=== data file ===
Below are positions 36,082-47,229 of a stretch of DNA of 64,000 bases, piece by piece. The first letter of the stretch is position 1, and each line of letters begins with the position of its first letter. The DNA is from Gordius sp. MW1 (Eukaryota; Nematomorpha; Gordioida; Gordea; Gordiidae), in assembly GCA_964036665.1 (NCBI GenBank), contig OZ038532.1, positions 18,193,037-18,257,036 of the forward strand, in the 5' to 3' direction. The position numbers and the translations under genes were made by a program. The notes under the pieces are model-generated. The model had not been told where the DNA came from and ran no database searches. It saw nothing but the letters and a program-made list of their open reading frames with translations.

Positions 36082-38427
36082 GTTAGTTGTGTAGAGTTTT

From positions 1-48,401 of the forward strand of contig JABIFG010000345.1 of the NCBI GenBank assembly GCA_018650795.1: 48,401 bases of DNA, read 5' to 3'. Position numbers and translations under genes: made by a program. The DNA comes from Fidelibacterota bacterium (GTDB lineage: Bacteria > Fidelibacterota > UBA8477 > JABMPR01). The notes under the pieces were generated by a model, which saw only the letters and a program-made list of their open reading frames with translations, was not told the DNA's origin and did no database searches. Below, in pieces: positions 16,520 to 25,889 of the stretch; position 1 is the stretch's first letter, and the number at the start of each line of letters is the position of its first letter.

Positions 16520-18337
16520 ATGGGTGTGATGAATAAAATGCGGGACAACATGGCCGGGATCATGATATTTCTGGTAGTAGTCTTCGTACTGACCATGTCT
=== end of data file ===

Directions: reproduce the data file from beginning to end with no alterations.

Below are positions 36,082-47,229 of a stretch of DNA of 64,000 bases, piece by piece. The first letter of the stretch is position 1, and each line of letters begins with the position of its first letter. The DNA is from Gordius sp. MW1 (Eukaryota; Nematomorpha; Gordioida; Gordea; Gordiidae), in assembly GCA_964036665.1 (NCBI GenBank), contig OZ038532.1, positions 18,193,037-18,257,036 of the forward strand, in the 5' to 3' direction. The position numbers and the translations under genes were made by a program. The notes under the pieces are model-generated. The model had not been told where the DNA came from and ran no database searches. It saw nothing but the letters and a program-made list of their open reading frames with translations.

Positions 36082-38427
36082 GTTAGTTGTGTAGAGTTTT

From positions 1-48,401 of the forward strand of contig JABIFG010000345.1 of the NCBI GenBank assembly GCA_018650795.1: 48,401 bases of DNA, read 5' to 3'. Position numbers and translations under genes: made by a program. The DNA comes from Fidelibacterota bacterium (GTDB lineage: Bacteria > Fidelibacterota > UBA8477 > JABMPR01). The notes under the pieces were generated by a model, which saw only the letters and a program-made list of their open reading frames with translations, was not told the DNA's origin and did no database searches. Below, in pieces: positions 16,520 to 25,889 of the stretch; position 1 is the stretch's first letter, and the number at the start of each line of letters is the position of its first letter.

Positions 16520-18337
16520 ATGGGTGTGATGAATAAAATGCGGGACAACATGGCCGGGATCATGATATTTCTGGTAGTAGTCTTCGTACTGACCATGTCT